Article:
Twelve years ago, the Supreme Court decided that the "Guidelines [are] effectively advisory. It requires a sentencing court to consider Guidelines ranges, see 18 U.S.C.A. § 3553(a)(4) (Supp.2004), but it permits the court to tailor the sentence in light of other statutory concerns as well, see § 3553(a)." United States v. Booker, 543 U.S. 220, 245 (2005). The Supreme Court's "post-Booker decisions have repeatedly emphasized the completely advisory nature of the Guidelines." Dillon v. United States, 560 U.S. 817, 839 (2010) (Stevens J. dissenting) (citing Cunningham v. California, 549 U.S. 270 (2007); Rita v. United States, 551 U.S. 338, 351 (2007); Gall v. United States, 552 U.S. 38, 46 (2007); Kimbrough v. United States, 552 U.S. 85, 101 (2007); Spears v. United States, 555 U.S. 261, 266 (2009) (per curiam)). Permitting the district court to exercise its discretion during the sentencing of a defendant under § 3582(c)(2) continues "the benefit of achieving more tailored, proportionate sentences for those individuals currently serving terms of imprisonment that exceed what is 'necessary' to meet the goals of our sentencing system, § 3553(a)." Dillon, 560 U.S. at 848. The majority opinion in Dillon was an aberration of this country's jurisprudence on the Sentencing Guidelines. Congress has not passed any legislation since Booker to revert the advisory nature of the Guidelines. Therefore, the Court rejects the government's position, considers the § 3553 factors and enters an appropriate sentence for Defendant.

         Defendant is now seventy-two years old. He has been in prison for nearly twenty-seven years. Defendant has been incarcerated so long that our nation has had five different presidents, and three of those presidents served two terms. Defendant asserts that recent letters indicate that his family continues to pledge their support for him. More than twenty-five years ago, Defendant's last few words to the Court, as he was being escorted away, were (paraphrasing): "take it easy on my wife; she's a really good person."[2] Defendant's health is now deteriorating, and is he is currently housed at a medical prison in Lexington, Kentucky recovering from shoulder reconstruction surgery. "It has been estimated that an elderly prisoner costs the prison system between $60, 000 and $70, 000 a year." United States v. Craig, 703 F.3d 1001, 1003 (7th Cir. 2012) (Posner J. concurring). Defendant's characteristics fit this economic estimate, and his prolonged incarceration is a significant burden on the national economy and the Bureau of Prisons.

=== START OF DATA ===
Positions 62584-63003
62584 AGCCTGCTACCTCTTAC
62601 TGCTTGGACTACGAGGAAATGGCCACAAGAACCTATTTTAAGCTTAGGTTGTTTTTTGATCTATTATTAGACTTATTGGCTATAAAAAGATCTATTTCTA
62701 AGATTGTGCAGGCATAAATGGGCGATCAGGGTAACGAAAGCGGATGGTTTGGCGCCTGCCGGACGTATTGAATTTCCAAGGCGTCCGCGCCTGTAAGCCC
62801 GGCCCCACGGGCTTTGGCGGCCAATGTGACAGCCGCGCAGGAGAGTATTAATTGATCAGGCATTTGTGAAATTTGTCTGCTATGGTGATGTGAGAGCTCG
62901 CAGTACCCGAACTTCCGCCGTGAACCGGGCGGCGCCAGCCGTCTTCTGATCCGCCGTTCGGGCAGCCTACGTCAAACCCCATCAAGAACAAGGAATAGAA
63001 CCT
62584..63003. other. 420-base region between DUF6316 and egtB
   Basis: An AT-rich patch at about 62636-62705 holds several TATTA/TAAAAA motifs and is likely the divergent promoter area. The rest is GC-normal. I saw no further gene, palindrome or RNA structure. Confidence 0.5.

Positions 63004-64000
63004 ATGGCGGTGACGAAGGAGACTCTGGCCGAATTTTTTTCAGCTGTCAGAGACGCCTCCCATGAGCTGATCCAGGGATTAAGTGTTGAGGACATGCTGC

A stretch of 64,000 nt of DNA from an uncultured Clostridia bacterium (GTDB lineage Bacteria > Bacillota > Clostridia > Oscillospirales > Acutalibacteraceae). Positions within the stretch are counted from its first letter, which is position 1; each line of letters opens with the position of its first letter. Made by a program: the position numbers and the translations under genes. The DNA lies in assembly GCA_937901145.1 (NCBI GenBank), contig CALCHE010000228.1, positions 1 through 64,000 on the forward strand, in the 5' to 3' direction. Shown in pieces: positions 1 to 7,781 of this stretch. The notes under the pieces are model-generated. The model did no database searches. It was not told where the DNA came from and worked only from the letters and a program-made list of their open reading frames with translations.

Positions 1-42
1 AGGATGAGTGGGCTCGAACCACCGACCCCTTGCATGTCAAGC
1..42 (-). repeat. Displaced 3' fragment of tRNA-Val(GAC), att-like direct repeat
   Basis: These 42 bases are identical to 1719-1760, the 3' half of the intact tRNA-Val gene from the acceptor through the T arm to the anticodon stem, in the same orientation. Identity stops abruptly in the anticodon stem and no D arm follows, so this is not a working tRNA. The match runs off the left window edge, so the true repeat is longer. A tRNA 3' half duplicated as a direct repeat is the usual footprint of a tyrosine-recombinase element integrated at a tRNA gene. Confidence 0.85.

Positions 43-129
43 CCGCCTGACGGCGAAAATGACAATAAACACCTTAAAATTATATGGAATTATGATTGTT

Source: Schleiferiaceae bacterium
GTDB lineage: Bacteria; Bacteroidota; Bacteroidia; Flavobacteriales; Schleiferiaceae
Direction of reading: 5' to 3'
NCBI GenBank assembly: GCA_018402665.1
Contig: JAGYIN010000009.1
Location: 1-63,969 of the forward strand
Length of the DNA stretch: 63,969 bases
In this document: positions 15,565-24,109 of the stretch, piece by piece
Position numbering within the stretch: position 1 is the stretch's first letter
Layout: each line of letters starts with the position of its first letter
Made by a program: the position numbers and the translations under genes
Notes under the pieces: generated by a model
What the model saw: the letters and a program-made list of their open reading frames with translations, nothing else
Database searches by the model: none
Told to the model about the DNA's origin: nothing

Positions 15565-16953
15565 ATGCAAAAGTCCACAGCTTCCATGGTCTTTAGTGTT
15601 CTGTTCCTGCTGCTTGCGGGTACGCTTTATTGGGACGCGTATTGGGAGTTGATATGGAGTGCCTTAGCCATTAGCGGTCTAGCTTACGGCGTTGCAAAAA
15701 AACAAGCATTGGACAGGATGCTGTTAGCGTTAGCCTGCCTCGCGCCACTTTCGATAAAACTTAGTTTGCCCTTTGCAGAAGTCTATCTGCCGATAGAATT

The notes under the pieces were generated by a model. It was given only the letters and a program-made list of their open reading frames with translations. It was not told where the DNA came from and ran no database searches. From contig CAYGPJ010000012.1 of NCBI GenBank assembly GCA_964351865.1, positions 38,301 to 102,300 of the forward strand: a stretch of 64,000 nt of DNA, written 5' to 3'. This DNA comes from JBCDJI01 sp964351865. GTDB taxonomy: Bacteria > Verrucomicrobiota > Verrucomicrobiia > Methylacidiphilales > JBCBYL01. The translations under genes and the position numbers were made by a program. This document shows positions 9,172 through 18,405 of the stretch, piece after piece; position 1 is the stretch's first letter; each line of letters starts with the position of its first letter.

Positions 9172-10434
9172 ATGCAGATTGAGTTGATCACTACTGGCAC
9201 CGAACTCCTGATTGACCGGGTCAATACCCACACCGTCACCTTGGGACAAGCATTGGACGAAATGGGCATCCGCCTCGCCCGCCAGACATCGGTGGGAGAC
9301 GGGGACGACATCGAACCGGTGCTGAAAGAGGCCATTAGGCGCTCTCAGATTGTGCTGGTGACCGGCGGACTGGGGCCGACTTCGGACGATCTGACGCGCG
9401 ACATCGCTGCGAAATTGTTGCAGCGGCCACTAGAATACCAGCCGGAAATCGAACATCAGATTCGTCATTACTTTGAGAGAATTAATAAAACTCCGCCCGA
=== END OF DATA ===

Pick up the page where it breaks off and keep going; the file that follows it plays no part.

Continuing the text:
The nature of Defendant's convictions is serious, but his offense occurred in the 1980's. The criminal enterprise of armed drug dealing, the crime Defendant was convicted, "is a young man's career, which a man would be unlikely to resume in his fifties, let alone his late sixties or early seventies." United States v. Poke, 793 F.3d 759, 760 (7th Cir. 2015) (citing studies to support this age-dependent conclusion). When Defendant is released, he will have the support of a loving wife and children to which he can return. It is improbable that at his advanced age Defendant will regress to a life of crime and violence.

         During his nearly three decades in prison he has been administratively disciplined six times.[3] The disciplinary incidents must not be serious because the government does not state why Defendant was disciplined. Six disciplinary incidents over twenty-seven years does not strike the Court as a significant amount. The Court does not find that Defendant's blemishes in his record as a prisoner should be the controlling factor in this decision.

         Applying the factors enumerated in § 3553(a), the Court finds that reducing Defendant's sentence to 317 months for Counts One, Four, Six and Thirty is appropriate. Accordingly, Defendant's motion for relief is granted in part and denied in part.

         IT IS ...